Oiling the engine of Sustainability
With all the concern about ocean plastic of late, I’ve been revitalising my personal pledge to pick up at least one piece of plastic litter every day. In fact most days I pick at least a dozen, and I’m now getting weirdly obsessed with it. I seriously can’t walk past a plastic bag without twitching to pick it up, but if I tried to get every piece of litter I saw, it would be a full time undertaking.
I know that my efforts are just a (inappropriate metaphor klaxon) drop in the ocean, but I find that the very act of picking up some litter makes me feel positive and, rather than making me think ‘I’ve done my bit, now business as usual’, it continually focusses my brain on this perennial drip, drip of plastics into our eco-system. Experience is always more visceral than anecdote.
Last month, I gave a presentation to one of my clients on the first phase of our Sustainability Champions initiation project. At the end of the initial training workshop, I had challenged each of the Champions to pledge to change one thing in their workplace to make it more sustainable. I then followed up on the pledges a month later to see how they had got on.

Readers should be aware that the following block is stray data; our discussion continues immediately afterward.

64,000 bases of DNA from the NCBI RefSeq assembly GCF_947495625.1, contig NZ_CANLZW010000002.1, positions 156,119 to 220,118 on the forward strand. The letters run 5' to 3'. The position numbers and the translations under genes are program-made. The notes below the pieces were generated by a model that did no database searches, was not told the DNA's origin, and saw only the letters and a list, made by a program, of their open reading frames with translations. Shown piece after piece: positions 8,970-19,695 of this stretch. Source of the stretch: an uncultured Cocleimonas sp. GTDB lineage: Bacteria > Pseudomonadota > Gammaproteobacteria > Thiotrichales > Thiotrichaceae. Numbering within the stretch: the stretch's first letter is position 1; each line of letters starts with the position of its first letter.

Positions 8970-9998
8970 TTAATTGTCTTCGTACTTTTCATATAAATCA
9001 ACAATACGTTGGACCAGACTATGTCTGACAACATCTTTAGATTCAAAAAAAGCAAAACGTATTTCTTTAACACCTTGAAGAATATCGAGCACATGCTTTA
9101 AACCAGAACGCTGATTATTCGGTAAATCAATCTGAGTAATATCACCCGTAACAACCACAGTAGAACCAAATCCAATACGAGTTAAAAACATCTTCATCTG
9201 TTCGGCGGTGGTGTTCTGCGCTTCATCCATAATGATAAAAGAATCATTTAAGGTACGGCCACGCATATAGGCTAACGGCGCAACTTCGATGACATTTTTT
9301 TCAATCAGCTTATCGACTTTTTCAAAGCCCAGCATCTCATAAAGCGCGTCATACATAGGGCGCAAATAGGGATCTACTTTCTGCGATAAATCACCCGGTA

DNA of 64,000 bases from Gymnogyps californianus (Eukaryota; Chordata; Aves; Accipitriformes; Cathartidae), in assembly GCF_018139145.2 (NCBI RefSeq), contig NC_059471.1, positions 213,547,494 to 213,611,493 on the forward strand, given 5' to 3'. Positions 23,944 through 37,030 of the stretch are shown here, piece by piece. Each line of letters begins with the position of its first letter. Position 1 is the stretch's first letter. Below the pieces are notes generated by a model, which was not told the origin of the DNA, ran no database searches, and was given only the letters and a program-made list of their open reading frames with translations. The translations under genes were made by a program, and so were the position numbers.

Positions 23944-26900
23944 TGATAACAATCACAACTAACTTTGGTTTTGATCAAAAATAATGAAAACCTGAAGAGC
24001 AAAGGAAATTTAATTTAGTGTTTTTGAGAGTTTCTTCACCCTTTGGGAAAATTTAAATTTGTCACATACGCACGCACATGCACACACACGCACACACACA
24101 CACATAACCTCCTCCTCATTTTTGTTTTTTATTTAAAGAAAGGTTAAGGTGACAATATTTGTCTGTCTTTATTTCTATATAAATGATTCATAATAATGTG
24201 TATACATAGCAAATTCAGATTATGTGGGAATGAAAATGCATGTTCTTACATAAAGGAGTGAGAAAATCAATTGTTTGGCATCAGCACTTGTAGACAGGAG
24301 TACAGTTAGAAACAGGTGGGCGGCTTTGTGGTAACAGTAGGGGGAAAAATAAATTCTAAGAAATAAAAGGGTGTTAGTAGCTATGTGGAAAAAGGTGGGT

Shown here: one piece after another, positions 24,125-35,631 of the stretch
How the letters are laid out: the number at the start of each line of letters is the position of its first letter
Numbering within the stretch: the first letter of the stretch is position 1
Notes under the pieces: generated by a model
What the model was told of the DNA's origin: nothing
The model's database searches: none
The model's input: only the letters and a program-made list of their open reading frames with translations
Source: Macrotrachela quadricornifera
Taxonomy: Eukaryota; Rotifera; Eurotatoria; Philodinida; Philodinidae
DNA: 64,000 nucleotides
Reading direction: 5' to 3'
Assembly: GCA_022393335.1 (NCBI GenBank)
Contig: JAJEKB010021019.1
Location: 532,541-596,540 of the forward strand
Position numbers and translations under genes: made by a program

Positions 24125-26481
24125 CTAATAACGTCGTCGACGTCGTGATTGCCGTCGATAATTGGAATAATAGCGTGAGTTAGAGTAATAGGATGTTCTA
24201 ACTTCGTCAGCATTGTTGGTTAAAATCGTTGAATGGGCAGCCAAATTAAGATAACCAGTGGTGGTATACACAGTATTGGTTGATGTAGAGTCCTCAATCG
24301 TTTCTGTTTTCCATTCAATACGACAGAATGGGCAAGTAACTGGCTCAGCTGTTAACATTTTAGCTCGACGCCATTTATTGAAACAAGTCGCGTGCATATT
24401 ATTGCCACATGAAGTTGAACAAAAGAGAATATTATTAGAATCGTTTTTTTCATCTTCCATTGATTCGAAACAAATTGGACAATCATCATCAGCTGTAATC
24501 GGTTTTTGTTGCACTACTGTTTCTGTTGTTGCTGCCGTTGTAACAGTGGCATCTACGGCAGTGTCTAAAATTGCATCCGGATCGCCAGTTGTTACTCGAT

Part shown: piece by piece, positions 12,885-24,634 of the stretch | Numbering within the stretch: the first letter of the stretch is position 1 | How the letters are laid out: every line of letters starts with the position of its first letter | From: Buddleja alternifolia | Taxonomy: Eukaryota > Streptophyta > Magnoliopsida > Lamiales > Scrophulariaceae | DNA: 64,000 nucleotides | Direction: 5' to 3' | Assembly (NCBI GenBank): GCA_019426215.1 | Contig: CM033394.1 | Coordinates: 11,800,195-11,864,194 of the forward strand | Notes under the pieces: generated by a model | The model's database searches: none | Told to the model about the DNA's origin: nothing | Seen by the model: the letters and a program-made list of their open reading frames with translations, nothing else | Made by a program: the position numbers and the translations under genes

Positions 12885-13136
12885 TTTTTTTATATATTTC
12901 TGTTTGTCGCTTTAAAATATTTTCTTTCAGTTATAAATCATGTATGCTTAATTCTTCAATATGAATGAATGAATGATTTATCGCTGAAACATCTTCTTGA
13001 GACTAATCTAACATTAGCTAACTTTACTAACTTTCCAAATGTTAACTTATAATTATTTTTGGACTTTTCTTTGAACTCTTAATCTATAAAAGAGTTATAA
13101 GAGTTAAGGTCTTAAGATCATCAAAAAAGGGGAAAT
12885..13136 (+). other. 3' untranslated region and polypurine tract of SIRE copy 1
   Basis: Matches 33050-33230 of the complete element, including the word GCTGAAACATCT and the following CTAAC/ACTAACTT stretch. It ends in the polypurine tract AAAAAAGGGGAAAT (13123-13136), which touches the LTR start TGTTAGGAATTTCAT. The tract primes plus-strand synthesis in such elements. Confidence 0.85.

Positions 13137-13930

All the pledges were pretty mundane, incremental improvements which would hardly make a dent in the targets we had set in their Sustainability Strategy, but that was beside the point, I explained, it was the forward motion at the sharp end of the business that was important. I used a metaphor I coined a couple of years ago:
“Champions should be seen as the oil in the engine, not the fuel.”
This was quoted back at me (approvingly!) during the discussion.
Identifying and implementing quick wins is a way of keeping that oil fresh. Of course it shouldn’t be expected to, or distract from, the major changes required to deliver Sustainability; the knack is to do both.